Changing the Landscape…or, How to Grow Profits without really Trying too Hard
by Bill Hartigan ◊ Sep 03, 2010
You’ll have to forgive me for this article’s title; it’s a bit of an inside joke. A client grows things on his farm, and does it all without chemicals and other stuff that can be bad, as well as good. It’s an organic farm, and he has no problem getting people to stop by and buy-up everything he has to offer.
Today, “organic” is a hot commodity, and has developed its own “panache” along with a reputation for being healthy, beneficial, etc. You’ve probably come across a supermarket-looking store that is loaded with all sorts of healthy looking and sounding things to eat, and some to take should you be feeling under the weather. “Healthy, natural, organic” are three words growing in popularity and acceptance in our society. My client, first and foremost, is really into what he does for the love of it (must be nice), but he’s also aware of its profit potential, and isn’t against profiting by raising and selling good things.
Decades ago, a lady in northern New England purchased a bed and breakfast with her husband, and sold some fruit and flower seeds she grew while tinkering in her back garden. We’re talking late 1980s, word-of-mouth sales, and earning some pin money along the way. Some “way,” and some “pin.” In three year’s time, she was pulling in low-seven figures. So, you can see how this article is a “back-to-the-future” type of topic.
My friend knows that his “field” (no pun intended) is hot, and that timing is on his side. Technology helps, too. It helps a lot. People love to pursue things, which they believe can elevate their lives in one way or the other. So, here we have a nice little farm with nice things growing on it and…one huge market that “wants in” on what’s sprouting. Enter the web.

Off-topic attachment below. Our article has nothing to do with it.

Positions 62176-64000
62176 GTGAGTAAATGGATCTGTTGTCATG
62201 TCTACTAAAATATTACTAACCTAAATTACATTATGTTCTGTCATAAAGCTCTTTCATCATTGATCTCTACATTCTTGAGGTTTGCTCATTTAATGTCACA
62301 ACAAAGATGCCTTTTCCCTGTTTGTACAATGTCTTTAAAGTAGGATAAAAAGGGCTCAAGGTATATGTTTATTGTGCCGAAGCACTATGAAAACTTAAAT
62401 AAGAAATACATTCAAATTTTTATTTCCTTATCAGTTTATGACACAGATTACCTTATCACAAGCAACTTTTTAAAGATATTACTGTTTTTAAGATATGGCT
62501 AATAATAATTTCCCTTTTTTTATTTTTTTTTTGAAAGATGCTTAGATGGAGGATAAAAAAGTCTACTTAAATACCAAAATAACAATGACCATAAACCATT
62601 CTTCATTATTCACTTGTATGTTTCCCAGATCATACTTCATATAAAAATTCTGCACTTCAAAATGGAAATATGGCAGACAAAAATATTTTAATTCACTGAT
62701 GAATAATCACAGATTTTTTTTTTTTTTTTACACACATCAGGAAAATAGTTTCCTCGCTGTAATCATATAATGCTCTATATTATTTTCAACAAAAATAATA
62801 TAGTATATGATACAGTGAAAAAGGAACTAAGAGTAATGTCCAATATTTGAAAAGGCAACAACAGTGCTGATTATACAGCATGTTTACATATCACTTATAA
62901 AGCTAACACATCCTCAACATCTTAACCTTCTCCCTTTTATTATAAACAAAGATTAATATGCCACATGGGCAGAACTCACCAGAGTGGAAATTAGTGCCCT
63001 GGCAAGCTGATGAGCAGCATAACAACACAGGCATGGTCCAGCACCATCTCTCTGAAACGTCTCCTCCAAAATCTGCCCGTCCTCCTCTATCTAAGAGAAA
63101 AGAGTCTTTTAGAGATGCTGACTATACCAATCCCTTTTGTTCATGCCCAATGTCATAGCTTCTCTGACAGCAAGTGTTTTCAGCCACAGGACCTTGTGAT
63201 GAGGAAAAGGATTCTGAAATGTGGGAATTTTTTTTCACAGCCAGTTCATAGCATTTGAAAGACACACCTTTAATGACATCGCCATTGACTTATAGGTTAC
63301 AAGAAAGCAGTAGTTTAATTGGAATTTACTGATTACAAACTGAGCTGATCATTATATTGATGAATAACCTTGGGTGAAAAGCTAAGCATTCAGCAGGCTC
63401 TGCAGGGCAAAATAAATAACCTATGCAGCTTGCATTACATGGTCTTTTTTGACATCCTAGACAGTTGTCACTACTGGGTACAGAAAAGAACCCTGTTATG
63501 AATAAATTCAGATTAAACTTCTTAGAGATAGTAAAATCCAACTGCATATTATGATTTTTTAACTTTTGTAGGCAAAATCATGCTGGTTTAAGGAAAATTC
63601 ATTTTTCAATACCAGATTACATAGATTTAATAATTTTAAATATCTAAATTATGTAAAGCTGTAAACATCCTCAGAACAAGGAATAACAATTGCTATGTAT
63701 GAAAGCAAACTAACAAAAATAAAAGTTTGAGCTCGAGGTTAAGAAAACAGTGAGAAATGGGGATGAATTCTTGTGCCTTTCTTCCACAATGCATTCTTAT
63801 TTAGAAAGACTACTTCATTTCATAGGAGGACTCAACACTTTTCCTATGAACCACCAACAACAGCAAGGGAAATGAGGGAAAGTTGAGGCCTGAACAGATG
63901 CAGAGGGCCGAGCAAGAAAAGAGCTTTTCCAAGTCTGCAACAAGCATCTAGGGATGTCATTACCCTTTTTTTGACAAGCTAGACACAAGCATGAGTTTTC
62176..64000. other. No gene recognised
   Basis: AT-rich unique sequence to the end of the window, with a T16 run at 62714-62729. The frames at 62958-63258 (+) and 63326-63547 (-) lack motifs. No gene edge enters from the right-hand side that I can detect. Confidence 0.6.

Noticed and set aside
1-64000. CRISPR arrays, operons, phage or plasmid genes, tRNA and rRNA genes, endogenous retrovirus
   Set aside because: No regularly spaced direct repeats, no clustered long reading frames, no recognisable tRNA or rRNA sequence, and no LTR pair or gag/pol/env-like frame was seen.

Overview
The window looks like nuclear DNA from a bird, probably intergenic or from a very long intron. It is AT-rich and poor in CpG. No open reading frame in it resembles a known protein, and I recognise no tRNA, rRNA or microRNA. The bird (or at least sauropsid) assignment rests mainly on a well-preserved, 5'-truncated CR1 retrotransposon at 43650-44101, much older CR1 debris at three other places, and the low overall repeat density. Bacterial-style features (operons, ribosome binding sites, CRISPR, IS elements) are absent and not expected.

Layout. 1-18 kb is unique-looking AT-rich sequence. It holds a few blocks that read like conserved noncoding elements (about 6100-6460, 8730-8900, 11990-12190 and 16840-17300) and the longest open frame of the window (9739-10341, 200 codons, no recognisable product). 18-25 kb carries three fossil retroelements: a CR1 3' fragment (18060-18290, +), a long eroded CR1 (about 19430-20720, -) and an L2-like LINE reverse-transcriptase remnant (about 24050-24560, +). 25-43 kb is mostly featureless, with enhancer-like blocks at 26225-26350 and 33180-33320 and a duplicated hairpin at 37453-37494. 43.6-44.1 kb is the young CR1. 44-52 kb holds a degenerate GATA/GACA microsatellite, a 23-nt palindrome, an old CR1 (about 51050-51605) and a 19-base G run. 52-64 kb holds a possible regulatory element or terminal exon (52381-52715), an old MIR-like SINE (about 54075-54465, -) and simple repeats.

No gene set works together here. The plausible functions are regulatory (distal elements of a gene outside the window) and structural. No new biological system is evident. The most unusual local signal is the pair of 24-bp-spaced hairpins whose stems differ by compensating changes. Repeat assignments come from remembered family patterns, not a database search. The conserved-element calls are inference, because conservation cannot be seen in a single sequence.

I won’t go into much detail here on what you should do, or how you should do it, to profit by the Internet, but trust me when I tell you that it’s much more than worth a look. Buying habits are changing. People will always want “different,” “better,” “cheaper,” “more exclusive,” “rare,” and “common.” Somewhere in there fits what you have to offer. You don’t need an MBA from The Wharton School to figure out what you need to do. Know your customer – inside and out – and go from there. Spend an hour doing online research (search-term: “internet marketing”), or maybe stop by a library and ask for a book on the subject.
The Hamden Journal is a classic case of a new business getting a foothold in the market, then going forward from there. You’ll note that “on-line” is becoming a part of its profile. It (online/web presence) will become a growing part of that profile, to the benefit of its readers, its advertisers, and itself.
My client is continuing on his merry way. All “organic, natural, and healthy.” The one thing that seems to be using powerful growth chemicals is the bottom line of his business. Get growing.